Douglas Development’s Paul Millstein told UrbanTurf that they hope to file for permits within 5 months and start construction in about 10 months.

See other articles related to: the bond at tenley, tenleytown, douglas development

This article originally published at https://dc.urbanturf.com/articles/blog/zoning_commission_approves_the_bond_at_tenley/6520


  1. J Favreu said at 5:31 pm on Tuesday January 15, 2013:
    I heard there was 1 parking spot for the commercial level?
  1. zcf said at 11:20 pm on Tuesday January 15, 2013:
    some obvious questions - How would that even work?? Will the DC DMV give you a special registration that says you can't park your car in your own neighborhood?? Would the DC DMV cross-check your driver's license against a list of addresses not allowed to have parking?? And what the heck.. what about residents' visitors?? If they drive in, they have to park somewhere. There is no way that something like this won't impact current residents. (and FWIW.. I don't live in that neighborhood. but if a developer were to build in my neighborhood and get away with not having to put parking where other developers will have to, that would make me angry) sorry, this makes no sense.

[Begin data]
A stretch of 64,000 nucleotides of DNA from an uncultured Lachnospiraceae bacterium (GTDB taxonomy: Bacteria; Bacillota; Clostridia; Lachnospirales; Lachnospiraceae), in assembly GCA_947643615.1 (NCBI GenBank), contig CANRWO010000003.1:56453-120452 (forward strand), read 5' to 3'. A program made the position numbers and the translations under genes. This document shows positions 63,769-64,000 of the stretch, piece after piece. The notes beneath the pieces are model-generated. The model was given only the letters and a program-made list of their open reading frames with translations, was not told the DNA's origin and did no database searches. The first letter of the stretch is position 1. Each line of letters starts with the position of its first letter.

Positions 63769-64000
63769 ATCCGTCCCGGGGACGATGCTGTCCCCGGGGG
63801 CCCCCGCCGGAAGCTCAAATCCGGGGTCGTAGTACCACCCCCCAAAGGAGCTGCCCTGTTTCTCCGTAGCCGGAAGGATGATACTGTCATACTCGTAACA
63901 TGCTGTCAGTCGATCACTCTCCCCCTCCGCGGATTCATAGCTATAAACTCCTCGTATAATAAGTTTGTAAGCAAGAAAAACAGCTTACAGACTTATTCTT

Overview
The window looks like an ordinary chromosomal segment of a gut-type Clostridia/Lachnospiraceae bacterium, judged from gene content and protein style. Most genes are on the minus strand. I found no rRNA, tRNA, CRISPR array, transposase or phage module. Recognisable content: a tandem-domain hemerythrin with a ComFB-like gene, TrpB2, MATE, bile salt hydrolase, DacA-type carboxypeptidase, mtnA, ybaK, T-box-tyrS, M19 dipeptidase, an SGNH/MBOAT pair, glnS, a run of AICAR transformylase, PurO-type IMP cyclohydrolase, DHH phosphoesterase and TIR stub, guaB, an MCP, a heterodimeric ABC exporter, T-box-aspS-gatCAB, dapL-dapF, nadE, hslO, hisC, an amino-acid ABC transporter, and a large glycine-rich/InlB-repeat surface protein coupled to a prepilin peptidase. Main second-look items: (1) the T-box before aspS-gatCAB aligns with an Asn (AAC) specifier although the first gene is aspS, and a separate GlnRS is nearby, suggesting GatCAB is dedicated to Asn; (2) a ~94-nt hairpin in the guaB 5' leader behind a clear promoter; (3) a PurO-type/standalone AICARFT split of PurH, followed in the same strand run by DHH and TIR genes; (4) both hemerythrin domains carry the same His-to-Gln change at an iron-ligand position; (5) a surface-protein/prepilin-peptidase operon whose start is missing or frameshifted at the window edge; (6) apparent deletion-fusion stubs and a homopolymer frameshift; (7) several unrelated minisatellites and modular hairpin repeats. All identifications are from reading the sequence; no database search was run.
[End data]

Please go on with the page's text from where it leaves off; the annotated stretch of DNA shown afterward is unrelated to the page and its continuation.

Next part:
1. cd said at 3:01 am on Wednesday January 16, 2013:
    How does this impact the talk about the apt. bldg. they plan for the lot on Conn. and Military? I heard there wasn't going to be parking in the building.
  1. CF said at 5:39 pm on Wednesday January 16, 2013: